Britain seeks reform ally before EU poll

Britain will try and build an alliance of like-minded countries in an attempt to secure a series of reforms prior to its EU referendum, provisionally scheduled for 2017, said British ambassador to Ireland Dominick Chilcott.

“If the UK sets about seeking reforms on a unilateral basis in an ‘a la carte’ manner, it will be heroically difficult to pursue,” said Mr Chilcott. “The UK hopes to tap into a groundswell of support across the region where there is an appetite for reform. We have to find a way of socialising ideas.”

Mr Chilcott was speaking at an event organised by the employers’ group Ibec on the implications for Ireland arising from the UK’s EU referendum.

Mr Chilcott said that many of the reforms London was looking for in relation to the single market would not require EU treaty change. However, other reforms in the areas of voting and jurisdiction could necessitate treaty change, he added.

“I make this appeal to our friends: We want to make this a common endeavour,” he said. “It has to be a common endeavour with like-minded friends.”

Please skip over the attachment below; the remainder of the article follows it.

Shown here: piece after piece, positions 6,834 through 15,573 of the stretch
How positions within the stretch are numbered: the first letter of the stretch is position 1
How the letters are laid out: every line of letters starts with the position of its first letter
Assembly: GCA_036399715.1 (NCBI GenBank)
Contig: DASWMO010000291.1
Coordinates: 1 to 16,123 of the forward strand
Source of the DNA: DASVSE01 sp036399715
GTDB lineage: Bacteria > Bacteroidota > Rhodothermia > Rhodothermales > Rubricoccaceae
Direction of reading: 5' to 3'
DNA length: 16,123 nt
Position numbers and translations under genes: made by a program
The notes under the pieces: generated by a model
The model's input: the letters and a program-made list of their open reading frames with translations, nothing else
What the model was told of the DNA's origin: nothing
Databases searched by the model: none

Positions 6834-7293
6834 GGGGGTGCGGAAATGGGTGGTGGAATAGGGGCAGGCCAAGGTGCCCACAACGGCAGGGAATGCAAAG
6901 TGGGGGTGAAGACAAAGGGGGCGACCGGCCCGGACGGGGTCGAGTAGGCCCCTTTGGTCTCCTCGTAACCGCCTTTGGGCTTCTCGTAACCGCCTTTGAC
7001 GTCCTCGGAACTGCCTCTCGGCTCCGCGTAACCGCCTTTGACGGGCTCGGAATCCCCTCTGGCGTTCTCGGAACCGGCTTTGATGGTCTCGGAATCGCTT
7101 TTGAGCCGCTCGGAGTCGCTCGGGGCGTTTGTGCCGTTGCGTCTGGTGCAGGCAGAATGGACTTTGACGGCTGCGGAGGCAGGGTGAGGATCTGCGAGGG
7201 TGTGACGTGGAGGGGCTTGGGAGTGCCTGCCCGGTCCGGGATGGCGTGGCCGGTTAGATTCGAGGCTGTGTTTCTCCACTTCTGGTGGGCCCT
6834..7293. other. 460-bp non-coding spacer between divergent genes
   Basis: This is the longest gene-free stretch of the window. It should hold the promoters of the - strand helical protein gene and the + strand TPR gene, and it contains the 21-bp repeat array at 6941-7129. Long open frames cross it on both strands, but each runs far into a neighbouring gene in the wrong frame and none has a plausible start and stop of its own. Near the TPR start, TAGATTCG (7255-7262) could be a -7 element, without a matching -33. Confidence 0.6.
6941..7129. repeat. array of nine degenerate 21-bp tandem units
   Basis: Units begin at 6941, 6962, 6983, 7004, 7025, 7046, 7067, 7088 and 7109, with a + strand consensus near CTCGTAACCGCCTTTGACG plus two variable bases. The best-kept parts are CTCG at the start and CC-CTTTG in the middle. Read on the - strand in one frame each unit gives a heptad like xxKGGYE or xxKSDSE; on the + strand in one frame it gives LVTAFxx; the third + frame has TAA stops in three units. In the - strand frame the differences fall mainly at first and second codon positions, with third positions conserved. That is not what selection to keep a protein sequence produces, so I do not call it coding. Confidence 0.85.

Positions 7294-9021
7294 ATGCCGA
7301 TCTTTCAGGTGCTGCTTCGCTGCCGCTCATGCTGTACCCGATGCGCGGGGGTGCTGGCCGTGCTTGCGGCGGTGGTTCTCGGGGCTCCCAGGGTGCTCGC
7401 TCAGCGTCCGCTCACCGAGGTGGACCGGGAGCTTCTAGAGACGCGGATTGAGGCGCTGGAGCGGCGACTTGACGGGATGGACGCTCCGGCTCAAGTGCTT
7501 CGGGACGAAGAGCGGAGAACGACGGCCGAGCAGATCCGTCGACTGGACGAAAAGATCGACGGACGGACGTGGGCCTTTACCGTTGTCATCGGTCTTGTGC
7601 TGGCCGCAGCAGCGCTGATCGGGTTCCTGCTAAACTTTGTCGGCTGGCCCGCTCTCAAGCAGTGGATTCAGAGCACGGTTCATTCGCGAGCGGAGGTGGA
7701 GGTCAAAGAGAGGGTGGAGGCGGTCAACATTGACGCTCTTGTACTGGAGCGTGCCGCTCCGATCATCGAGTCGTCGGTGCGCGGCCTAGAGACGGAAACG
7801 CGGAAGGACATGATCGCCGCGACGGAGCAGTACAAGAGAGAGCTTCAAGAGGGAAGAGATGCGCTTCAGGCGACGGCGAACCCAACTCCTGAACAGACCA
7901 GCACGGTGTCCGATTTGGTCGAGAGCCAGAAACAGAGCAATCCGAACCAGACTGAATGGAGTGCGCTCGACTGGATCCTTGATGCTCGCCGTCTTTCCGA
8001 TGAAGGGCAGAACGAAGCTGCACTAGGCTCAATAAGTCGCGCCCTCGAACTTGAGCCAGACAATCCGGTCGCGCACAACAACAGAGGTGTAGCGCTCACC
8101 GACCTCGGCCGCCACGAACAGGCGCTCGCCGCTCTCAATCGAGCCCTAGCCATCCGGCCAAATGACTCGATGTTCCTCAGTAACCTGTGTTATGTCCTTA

Ibec president Danny McCoy said Britain’s referendum posed huge challenges for this country and for Irish businesses.

“The planned British referendum on EU membership has the potential to radically alter the political and economic relationship we currently enjoy with our nearest neighbour and our EU partners,” said Mr McCoy. “While the outcome is out of our hands, and the possible permutations hard to predict, we must ensure Irish interests are protected, whatever the result.

“How do we do this? By collaborating and competing. We need to work with the UK and like-minded partners in Europe to ensure that efforts to reform the EU are successful. At the same time, we need to compete aggressively to ensure that the UK does not steal a march to Ireland’s disadvantage.”

Mr McCoy said it was not possible to say at this stage how Ireland would be impacted if Britain exited the EU.

Would the EU create new laws and create new barriers to doing business with the UK, he asked. Or could the UK exit actually make Ireland a more attractive investment base and open up new opportunities for Ireland as an English-speaking business location, he added.


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